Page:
The difference in the proportion of deaths due to infections in the outborn (81.2%) and inborn babies (18.8%) is found to be statistically significant (P is 0.006, χ is 7.620, df = 1) as greater percentage of outborn babies (19.95%) were admitted in SNCU with sepsis/pneumonia/meningitis. This is again due to lack of practice of simple measures like hygiene at the time of delivery, transport, and handling the babies.
A similar percentage of preterm babies (50%) in both inborn as well as outborn died. Similar result was seen in both inborn and outborn. For comparison of deaths in inborn and outborn neonates due to other causes, jaundice, hypoglycemia, hypothermia, and respiratory distress, difference is statistically insignificant [Table 4].
Outcome of admitted neonates: As seen in [Table 5], most of the neonates admitted in SNCU survived (66.57%), being 61.40% in outborn and 72.54% in inborn neonates. The percentage of the admitted neonates who went on leave against medical advice (LAMA) was 8.32% while referred neonates were 4.58%. However, 20.53% neonates died. The death percentage is higher in the outborn neonates (25.39%) than in the inborn neonates (14.92%). For comparison of deaths in inborn and outborn neonates as seen in [Table 6], the percentages of neonates that went LAMA (N = 60, 8.32%) and referred (N = 33, 4.58%) have been excluded. Out of all neonates (N = 148, 23.6%) who died, the outborn neonates who died is more (N = 98, 66.2%) than the inborn neonates (N = 50, 33.8%), and this difference in the death rates of inborn and outborn neonates is found to be statistically significant (P is 0.0001).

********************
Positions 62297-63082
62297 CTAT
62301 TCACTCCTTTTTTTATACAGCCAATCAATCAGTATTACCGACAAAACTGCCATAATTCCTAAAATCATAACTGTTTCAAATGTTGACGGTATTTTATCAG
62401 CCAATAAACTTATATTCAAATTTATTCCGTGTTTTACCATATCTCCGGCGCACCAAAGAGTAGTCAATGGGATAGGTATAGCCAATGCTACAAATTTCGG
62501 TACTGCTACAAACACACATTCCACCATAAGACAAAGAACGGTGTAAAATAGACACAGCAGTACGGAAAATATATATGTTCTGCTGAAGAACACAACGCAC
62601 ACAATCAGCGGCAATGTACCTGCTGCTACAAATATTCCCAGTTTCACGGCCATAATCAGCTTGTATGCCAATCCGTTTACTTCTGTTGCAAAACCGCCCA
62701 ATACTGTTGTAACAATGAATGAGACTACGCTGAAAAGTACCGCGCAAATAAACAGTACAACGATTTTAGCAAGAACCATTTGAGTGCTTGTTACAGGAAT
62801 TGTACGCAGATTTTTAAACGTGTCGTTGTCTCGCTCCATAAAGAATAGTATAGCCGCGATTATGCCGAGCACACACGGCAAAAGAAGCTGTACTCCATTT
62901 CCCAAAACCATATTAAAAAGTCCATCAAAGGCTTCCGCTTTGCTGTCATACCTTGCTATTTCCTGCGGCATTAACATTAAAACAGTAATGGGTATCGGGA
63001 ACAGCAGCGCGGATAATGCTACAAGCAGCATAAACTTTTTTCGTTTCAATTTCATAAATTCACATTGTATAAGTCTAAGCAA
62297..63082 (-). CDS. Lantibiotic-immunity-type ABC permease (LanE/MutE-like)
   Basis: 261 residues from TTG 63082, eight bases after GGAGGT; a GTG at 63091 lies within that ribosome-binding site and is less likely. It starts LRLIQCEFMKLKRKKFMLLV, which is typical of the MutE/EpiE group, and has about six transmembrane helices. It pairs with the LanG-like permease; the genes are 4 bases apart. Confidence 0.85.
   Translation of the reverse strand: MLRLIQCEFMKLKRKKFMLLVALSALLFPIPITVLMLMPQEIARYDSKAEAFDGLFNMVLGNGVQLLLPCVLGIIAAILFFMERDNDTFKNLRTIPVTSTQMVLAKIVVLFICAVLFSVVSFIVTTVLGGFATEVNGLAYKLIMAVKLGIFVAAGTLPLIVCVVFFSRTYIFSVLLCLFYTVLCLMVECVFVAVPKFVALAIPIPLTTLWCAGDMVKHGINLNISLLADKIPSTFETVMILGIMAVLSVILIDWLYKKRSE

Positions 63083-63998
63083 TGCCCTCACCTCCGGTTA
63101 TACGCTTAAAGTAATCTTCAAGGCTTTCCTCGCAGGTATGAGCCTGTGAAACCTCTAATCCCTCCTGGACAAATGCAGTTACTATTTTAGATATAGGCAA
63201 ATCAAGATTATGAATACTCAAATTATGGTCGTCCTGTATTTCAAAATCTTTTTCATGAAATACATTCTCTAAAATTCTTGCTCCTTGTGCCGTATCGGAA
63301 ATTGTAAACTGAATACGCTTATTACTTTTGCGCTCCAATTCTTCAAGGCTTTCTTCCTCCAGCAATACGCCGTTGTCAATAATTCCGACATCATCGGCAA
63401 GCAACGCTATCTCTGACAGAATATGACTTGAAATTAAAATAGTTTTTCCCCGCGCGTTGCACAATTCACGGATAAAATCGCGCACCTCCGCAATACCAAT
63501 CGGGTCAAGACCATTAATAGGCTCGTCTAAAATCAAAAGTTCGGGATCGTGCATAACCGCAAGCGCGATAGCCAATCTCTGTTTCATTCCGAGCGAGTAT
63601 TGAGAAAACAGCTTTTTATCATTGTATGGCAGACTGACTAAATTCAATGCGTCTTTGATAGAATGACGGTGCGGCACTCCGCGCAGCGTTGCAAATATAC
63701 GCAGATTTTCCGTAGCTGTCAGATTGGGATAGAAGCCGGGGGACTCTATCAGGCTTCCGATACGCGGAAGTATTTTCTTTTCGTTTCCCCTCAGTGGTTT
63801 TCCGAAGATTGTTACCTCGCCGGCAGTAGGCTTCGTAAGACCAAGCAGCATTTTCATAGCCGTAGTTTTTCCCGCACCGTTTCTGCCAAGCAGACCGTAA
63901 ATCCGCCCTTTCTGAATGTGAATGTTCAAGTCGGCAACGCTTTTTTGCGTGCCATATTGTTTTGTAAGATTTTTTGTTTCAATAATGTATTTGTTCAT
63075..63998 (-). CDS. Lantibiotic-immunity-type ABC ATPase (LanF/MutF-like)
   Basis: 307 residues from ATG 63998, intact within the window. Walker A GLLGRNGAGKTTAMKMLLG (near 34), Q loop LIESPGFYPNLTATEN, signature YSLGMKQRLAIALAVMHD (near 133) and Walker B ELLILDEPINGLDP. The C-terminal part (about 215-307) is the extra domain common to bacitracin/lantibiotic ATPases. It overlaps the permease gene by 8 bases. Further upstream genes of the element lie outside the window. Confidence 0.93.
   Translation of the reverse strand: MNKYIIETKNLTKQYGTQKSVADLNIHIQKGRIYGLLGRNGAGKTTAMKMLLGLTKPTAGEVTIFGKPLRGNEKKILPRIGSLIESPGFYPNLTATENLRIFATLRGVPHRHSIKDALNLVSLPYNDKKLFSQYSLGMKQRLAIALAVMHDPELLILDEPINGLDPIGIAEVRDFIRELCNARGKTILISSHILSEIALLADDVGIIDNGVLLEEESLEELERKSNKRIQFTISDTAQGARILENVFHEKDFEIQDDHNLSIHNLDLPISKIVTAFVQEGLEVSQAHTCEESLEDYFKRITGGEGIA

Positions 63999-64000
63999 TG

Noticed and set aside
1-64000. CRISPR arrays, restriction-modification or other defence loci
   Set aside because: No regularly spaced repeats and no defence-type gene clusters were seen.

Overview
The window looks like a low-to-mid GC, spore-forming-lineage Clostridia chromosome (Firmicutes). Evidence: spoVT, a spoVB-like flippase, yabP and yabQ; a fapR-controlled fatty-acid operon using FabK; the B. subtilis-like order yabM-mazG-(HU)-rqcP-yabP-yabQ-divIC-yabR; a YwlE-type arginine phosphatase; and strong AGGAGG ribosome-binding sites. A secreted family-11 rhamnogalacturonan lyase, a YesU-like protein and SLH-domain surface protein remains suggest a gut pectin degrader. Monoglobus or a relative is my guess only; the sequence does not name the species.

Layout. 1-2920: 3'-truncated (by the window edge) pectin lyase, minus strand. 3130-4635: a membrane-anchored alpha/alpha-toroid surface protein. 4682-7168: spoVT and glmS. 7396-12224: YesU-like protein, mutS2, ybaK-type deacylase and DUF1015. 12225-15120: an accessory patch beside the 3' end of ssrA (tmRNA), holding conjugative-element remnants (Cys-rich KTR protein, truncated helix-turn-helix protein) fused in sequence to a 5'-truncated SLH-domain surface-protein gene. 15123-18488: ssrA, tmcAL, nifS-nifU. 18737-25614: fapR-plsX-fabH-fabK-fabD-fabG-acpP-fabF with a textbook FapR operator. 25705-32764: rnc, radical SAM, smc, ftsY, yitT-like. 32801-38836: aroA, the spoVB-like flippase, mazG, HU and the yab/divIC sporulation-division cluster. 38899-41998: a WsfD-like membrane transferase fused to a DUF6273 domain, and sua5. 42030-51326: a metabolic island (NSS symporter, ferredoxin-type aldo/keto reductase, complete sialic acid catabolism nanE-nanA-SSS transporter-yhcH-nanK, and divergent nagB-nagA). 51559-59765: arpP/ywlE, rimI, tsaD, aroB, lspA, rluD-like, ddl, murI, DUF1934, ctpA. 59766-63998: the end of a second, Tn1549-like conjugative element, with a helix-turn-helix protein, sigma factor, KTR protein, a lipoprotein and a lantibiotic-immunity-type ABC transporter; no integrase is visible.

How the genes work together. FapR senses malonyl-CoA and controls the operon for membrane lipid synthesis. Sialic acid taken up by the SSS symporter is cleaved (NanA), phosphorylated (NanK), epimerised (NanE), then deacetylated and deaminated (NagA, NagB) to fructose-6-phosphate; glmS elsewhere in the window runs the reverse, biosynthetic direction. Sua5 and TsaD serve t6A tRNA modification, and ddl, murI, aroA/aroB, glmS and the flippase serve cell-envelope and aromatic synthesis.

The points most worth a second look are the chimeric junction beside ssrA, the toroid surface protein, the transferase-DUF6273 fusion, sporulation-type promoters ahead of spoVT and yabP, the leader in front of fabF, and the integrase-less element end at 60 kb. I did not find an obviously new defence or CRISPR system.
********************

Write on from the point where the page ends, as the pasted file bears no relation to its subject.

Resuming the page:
| Discussion|| |
The demographic distribution of population in this study (male/female and preterm/term) is in concordance to National Neonatal-Perinatal Database (NNPD) and other studies of rural India. , The study shows a high male:female ratio. Further studies are needed to determine whether this is due to gender bias prevalent in India where male children are given more care or a greater tendency of male children to face neonatal complications.
Outborn versus inborn neonates (53.54% vs 46.46%) were similar to a study by Orimadegun and Owa JA et al. , in Nigeria, a developing country (55.3% vs 44.7%).
In the present study, the commonest causes of admission were respiratory distress (RDS contributing 18.7% and other causes 7.5%), sepsis/pneumonia/meningitis were responsible for 17.6%, perinatal asphyxia 15.7%, and neonatal jaundice 12.6% with no significant difference between inborn and outborn. The findings are similar to NNPD where systemic infections (28.4%), hyperbilirubinemia (27.9%), seizures (11.7%), hypoglycemia (11.5%), hypoxic ischemic encephalopathy (8.3%), anemia (8.9%), and hypocalcemia (8.6%) were common morbidities observed. Studies from Africa ,, show more admissions due to sepsis, jaundice, and tetanus. In the developed countries, the scenario is different with extreme prematurity, asphyxia, and congenital anomalies being the chief causes as seen a study in Canada by Simpson et al.